Thursday, December 20, 2012

A Gingery Christmas.

The smell of sweet spices is the smell of Christmas, is it not? And surely one of its top notes is that of ginger? There is gingerbread, of course, and there are many recipes for it in Through the Ages with Gingerbread, plus quite a number more buried in blog posts that I have still not gotten around to cutting and pasting into the archive itself. There are numerous recipes for ginger beer, ginger puddings, and ginger biscuits too, in the cyber-pages here at The Old Foodie. I am, as you can guess, a ginger fan. And besides, my home state of Queensland is famous for its ginger, so why should I not promote it?

So, here in honour of both Christmas and the Sunshine State, I give you a couple of gingery ideas:

Christmas Ginger Cake.
Ingredients: 1 ½lb. of flour, ½lb. ground rice, ½lb. castor sugar, 1lb. treacle, ½lb. lard or margarine, ¼ lb. butter, 3 eggs, a little lemon essence, 2 heaped teaspoonfuls of ground ginger, 2 teaspoonfuls baking powder (heaped) , ½ teaspoonful carbonate of soda, I gill milk, a little salt. Mix well together; beat the butter, lard, and sugar together, add the beaten eggs, then the flour, rice, and salt. Mix well, add the baking powder and soda, and mix again. Now add the ginger and lemon essence. Make a well in the centre, pour in the treacle, beat well for 10 minutes, mixed with the warm milk. Bake in a paper lined tin for 2½ hours in a moderate oven. This cake is better if made a fortnight before Christmas.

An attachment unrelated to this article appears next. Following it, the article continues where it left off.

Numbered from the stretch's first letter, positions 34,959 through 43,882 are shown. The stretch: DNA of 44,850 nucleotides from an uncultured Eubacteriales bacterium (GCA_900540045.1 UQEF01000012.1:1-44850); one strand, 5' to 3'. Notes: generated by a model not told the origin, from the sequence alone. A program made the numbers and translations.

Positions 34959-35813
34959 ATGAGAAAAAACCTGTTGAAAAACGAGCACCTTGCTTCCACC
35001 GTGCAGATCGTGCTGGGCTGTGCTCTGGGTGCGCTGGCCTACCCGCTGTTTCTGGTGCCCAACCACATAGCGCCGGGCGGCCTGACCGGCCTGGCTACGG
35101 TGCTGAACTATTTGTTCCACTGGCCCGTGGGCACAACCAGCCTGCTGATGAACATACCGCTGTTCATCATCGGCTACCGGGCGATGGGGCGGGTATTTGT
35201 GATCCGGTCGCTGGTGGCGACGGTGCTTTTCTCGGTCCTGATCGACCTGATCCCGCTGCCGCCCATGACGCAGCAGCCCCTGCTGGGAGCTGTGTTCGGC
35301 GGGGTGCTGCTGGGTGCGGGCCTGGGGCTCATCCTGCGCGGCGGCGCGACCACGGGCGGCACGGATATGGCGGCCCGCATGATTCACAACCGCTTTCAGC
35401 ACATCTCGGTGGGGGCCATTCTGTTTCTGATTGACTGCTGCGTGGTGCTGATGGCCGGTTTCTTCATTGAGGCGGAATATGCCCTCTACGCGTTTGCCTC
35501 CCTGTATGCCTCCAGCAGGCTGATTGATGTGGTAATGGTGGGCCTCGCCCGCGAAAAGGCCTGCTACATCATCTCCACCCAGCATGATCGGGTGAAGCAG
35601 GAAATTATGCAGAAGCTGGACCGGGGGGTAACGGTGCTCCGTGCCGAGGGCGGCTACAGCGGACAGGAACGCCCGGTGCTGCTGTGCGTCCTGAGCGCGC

The Queenslander (Brisbane, Qld) December 1, 1927

Ginger Wine.
Put seven pounds of Lisbon sugar into four galloons of spring water, boil them a quarter of an hour, and keep skimming all the time. When the liquor is cold, squeeze in the juice of two lemons, and then boil the peels with two ounces of ginger, in three pints of water, for an hour. When it is cold, put it all together into a barrel, with two spoonsful of yeast, a quarter of an ounce of isinglass beat very thin, and two pounds of jar raisins. Then close it up, let it stand seven weeks, then bottle it off.
Modern Domestic Cookery, and Useful Receipt Book (1847), by William Henderson.

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